On August 18, 2015, the U.S. Court of Appeals for the District of Columbia Circuit held that the Dodd-Frank rule that requires public companies to investigate and disclose the origin of certain minerals (conflict minerals) found in the Democratic Republic of the Congo (DRC) and countries bordering the DRC violates the U.S. Constitution’s protection of free speech under the First Amendment. Specifically, to the extent that the statute and rule require regulated entities to report to the U.S. Securities and Exchange Commission (SEC) and to state on their website that any of their products have not been found to be “DRC conflict-free,” the Court found that this “compelled speech” was a violation of this constitutional protection. On April 3, 2017, the U.S. District Court for the District of Columbia entered final judgment in the case and remanded to the SEC for final rulemaking.
On April 7, 2017, Michael Piwowar, the SEC’s Acting Chairman, issued a public statement addressing the final judgment and noted that the Court of Appeals left open the question whether this description is required by statute or, rather, is solely a product of the SEC’s rulemaking. He instructed the staff of the SEC to determine how to address the Court of Appeals decision – including whether Congress’s intent could be achieved through a descriptor that avoided the constitutional defect identified by the Court – and how that determination could affect overall implementation of the conflict minerals rule.
Significantly, he also noted that, because the primary function of the extensive requirements for due diligence on the source and chain of custody of conflict minerals set forth in paragraph (c) of Item 1.01 of Form SD (including the Conflict Minerals Report audit requirement) is to enable companies to make the “DRC conflict-free” disclosure found to be unconstitutional, “it is difficult to conceive of a circumstance that would counsel in favor of enforcing Item 1.01(c) of Form SD.”
In a statement issued on the same day, the staff of the SEC Division of Corporate Finance acknowledged the Acting Chairman’s statement and noted that it has determined that it will not recommend enforcement action if companies only file disclosure on Form SD under the provisions of the rule requiring a reasonable country of origin inquiry. This enforcement position applies equally to those issuers that are required, under the rule, to conduct due diligence on the source and chain of custody of their conflict minerals.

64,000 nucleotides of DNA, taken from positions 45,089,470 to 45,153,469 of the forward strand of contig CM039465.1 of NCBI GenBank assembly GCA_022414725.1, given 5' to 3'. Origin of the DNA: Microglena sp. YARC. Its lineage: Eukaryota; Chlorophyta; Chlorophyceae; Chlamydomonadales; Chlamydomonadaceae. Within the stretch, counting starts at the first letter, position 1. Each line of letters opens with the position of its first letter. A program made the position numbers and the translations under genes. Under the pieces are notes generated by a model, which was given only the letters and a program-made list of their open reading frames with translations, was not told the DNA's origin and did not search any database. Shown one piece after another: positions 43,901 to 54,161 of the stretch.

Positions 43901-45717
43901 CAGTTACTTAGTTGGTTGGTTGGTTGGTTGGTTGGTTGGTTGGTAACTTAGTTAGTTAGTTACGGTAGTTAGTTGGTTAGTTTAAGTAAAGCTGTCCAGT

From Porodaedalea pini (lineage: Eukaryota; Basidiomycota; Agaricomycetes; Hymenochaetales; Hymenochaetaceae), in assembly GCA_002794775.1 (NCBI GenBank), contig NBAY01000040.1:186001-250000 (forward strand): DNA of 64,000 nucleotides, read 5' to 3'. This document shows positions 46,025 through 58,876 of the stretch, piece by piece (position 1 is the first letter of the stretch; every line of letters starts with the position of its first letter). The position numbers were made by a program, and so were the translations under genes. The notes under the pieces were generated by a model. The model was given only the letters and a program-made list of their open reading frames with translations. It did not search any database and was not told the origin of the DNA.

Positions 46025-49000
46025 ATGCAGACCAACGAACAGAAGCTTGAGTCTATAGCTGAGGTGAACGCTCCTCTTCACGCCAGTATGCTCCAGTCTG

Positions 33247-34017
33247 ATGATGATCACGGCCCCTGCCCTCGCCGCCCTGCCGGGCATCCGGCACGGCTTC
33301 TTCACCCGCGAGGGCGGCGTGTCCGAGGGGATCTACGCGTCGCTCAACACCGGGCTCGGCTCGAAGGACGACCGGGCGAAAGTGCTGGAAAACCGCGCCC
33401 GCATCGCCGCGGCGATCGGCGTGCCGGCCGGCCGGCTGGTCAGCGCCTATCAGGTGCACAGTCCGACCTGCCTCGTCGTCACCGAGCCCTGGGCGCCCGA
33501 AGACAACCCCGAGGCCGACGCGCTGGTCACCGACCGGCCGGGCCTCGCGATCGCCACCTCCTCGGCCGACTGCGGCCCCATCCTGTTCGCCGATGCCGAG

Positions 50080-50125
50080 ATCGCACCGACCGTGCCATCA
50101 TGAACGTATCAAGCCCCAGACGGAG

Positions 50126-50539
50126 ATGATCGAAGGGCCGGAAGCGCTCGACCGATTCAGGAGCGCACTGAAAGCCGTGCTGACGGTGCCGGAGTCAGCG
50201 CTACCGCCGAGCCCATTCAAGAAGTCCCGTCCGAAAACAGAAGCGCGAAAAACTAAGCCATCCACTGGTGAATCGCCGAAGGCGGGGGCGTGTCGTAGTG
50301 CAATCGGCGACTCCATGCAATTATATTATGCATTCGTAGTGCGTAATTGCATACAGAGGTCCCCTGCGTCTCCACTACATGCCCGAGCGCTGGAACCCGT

As a result, issuers covered by the rule are currently required only to perform in good faith a “reasonable country of origin” inquiry to determine the origin of their conflict minerals. The inquiry should be reasonably designed to determine whether any conflict minerals originated in the covered countries under the rule or are from recycled or scrap sources. On the basis of this inquiry, if an issuer (i) determines that its necessary conflict minerals did not originate in the covered countries or did come from scrap or recycled sources or (ii) has no reason to believe that its necessary conflict minerals may have originated in the covered countries or reasonably believes that its necessary conflict minerals did come from scrap or recycled sources, then the issuer should file with the SEC a specialized disclosure report on Form SD that discloses that determination, with a brief description of the inquiry it undertook in making its determination and the results of that inquiry. This information must also be disclosed on the issuer’s website.
Even if, following such inquiry, an issuer either (i) knows that its conflict minerals originated in the covered countries and did not come from recycled or scrap sources or (ii) has reason to believe that its conflict minerals may have originated in the covered countries and may not have come from scrap or recycled sources, the issuer need not perform any due diligence on the source and chain of custody of its conflict minerals and need not prepare or file a specialized disclosure report on Form SD.